Marie-José van den Boomgaard has been scouting startups on behalf of KPN for the past two years. She is now ready to look back at what she’s learned and looks forward to sharing her insights so that startups can benefit. We checked in with her to hear her startup tips and tricks.
“After working for the past two years as liaison manager at KPN, connecting startups to the company, it’s time to reflect and give back,” Marie-Jose van den Boomgaard, liaison manager startups at KPN New Business, says.
“Having seen over 950 startups pitch and making over 100 deals with startups on behalf of KPN, I’d like to share some personal tips for startups that are eager to work with corporates,” she says. “I don’t use a scientific approach, but my observations are from the heart. I hope these tips help you scale and gain commercial traction.”
“Getting your first corporate customer will probably be hard. You can start by making a list of the corporations that could truly benefit from your solution,” she recommends. “Consider your solution from their point of view, not using a ‘push’ mindset. Proposing partnerships where each party benefits is typically easier – and more fun – when you offer a collaborative environment.”
“Your time is limited, so be focused and selective in choosing your partners,” she adds. “I sometimes receive pitch decks which clearly show I’m one of many receiving it. Those don’t resonate with me. The customized pitch decks which show research and solutions relevant to KPN’s challenges or issues are the ones that get my attention.”
Do your research
“Invest time to research the pain point of the corporate. As with any pitch, you identify the problem, offer a solution, and present it to the interested party,” she says. “Do your research online, read news articles, visit the shops, interview people, call the call center. All this takes time and effort, but you have a significantly better chance of scoring a meeting if they see you’ve put thought into your pitch.”
Be clear about your needs
“Sometimes, I receive over fifty requests per week in my position, but I still love it. What seems to be missing from many of these is clarity,” she explains. “Be crystal clear in conveying what you want from the corporate. While you may see many opportunities with a corporate, focus on the one that is most relevant to the corporate’s needs right now.”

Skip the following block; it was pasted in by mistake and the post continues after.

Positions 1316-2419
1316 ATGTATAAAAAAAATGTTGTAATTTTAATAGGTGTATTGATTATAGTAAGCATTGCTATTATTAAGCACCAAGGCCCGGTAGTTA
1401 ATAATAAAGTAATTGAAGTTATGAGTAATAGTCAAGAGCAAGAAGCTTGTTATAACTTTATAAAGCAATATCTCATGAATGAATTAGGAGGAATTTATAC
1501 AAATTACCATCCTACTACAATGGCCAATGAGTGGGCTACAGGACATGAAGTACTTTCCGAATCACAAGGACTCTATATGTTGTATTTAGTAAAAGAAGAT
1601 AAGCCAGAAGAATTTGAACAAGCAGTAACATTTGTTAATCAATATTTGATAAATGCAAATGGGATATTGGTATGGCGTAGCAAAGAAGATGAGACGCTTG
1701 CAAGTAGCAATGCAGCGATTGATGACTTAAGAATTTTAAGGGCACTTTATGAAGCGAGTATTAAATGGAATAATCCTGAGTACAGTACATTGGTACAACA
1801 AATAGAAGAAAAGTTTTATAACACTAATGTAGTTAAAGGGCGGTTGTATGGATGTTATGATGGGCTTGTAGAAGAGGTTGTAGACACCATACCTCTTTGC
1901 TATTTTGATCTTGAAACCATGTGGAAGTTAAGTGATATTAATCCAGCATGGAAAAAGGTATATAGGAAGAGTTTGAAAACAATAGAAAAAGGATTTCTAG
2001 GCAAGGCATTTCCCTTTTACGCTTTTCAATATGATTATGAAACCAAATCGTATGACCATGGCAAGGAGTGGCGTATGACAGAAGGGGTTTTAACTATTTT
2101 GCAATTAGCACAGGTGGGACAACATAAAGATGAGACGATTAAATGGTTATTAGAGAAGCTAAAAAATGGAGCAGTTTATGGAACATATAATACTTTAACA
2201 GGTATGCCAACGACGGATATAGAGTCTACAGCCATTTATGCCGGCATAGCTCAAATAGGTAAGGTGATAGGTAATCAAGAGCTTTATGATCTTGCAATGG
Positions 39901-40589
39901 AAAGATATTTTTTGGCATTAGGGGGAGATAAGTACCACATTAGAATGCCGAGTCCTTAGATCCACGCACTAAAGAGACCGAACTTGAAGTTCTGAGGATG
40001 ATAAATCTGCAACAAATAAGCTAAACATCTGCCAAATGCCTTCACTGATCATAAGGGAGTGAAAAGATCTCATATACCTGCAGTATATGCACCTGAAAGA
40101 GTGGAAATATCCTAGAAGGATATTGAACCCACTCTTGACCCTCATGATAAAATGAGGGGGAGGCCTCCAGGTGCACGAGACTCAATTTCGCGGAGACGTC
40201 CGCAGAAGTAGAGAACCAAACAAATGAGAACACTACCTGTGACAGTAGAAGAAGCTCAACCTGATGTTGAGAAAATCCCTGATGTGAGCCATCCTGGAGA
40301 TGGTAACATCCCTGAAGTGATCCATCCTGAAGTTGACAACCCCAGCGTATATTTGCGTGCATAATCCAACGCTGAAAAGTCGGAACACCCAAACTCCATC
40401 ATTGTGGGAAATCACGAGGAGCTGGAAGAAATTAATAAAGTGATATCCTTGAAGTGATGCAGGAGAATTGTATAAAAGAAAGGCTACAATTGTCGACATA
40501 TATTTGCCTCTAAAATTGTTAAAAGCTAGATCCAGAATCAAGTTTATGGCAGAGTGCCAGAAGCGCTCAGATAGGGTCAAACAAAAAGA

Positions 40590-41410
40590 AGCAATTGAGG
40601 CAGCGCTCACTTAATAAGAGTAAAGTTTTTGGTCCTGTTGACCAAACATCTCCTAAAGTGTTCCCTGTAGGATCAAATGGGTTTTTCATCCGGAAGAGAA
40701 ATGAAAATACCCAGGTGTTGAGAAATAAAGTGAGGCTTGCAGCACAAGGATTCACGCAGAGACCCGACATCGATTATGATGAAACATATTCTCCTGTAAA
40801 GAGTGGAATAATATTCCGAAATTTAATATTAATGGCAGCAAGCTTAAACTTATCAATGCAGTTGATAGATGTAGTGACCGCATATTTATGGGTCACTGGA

She adds, “Once you have established the relationship and can show some success with the first project, the others will follow. There’s always room in the conversation for more.”
And, “Don’t ask for an appointment to discuss the pitch deck. The pitch deck is simply a communications tool. I want to hear about a custom opportunity for my company”.
Timing is key
“This is a hard one,” she says. “Everyone wants traction, and it’s hard to know where to start. If you’re in validation stage, make sure you’re asking for help with validation. Don’t pitch a pilot program or try to make a deal. It’s too early in the game.”
“We stimulate validation for startups with our Startup Friday lunches. We organize these monthly meetings. You can find them on Eventbrite. It’s open to all and can be used to validate your proposition with potential users or experts,” she shares.
“If you’re testing your Minimum Viable Product (MVP), make it clear. Ask for a pilot that is mutually beneficial for all, but don’t overpromise. Remember, it must benefit both parties.”
She adds, “Are you ready to scale? That’s big business. For me, it always helps if you share your list of paying customers and testimonials. This shows me you’re on the right track, and we see clear potential for a partnership. Timing is important for you, and it’s important for me. It’s my fulltime job to scout for partnerships with startups, but I only get one chance with my business partners to make a clear case for working together.”
“This might be a tricky one. You are in selling mode, and sometimes that leads to exaggerating the potential benefits,” she pinpoints the startup perspective. Nonetheless, she emphasizes not to exaggerate: “It pays to be transparent. It’s the basis of any relationship, especially a business relationship.”
“Go over all the questions we will ask. Are you scalable? Did you perform all the security and data checks? Is your customer service in place? How difficult is installation?” she explains. “We know you need to learn and your startup might be at an early stage, but manage expectations before you start the deal. This will generate a low-term relationship based on trust that pays off in the long run.”